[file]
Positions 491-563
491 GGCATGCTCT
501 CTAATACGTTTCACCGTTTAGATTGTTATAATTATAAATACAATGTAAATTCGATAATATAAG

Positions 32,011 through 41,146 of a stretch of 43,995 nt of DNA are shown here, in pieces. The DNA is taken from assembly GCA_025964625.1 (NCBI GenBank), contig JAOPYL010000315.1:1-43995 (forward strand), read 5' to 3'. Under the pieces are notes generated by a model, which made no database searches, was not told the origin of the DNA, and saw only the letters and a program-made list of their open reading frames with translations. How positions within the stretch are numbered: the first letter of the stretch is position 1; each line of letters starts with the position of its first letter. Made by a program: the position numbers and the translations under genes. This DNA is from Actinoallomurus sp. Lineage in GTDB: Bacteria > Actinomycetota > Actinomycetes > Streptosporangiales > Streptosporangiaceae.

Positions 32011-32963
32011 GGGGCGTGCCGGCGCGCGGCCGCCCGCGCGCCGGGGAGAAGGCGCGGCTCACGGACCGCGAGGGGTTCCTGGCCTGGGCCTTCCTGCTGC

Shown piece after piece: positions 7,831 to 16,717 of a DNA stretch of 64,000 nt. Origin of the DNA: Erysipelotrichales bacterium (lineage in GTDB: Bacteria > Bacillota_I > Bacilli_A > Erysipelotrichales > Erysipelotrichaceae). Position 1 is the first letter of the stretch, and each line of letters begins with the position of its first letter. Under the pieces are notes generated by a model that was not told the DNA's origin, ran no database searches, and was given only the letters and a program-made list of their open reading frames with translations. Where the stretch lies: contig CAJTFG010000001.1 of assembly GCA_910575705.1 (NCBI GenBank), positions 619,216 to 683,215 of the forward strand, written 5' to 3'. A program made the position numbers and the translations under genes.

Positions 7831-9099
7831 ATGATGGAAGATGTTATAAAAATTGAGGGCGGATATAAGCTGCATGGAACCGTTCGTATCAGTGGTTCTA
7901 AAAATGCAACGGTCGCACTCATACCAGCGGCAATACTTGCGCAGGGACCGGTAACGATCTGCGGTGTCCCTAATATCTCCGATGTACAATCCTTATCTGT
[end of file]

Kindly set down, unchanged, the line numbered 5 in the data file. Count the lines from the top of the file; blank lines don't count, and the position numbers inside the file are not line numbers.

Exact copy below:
Positions 32011-32963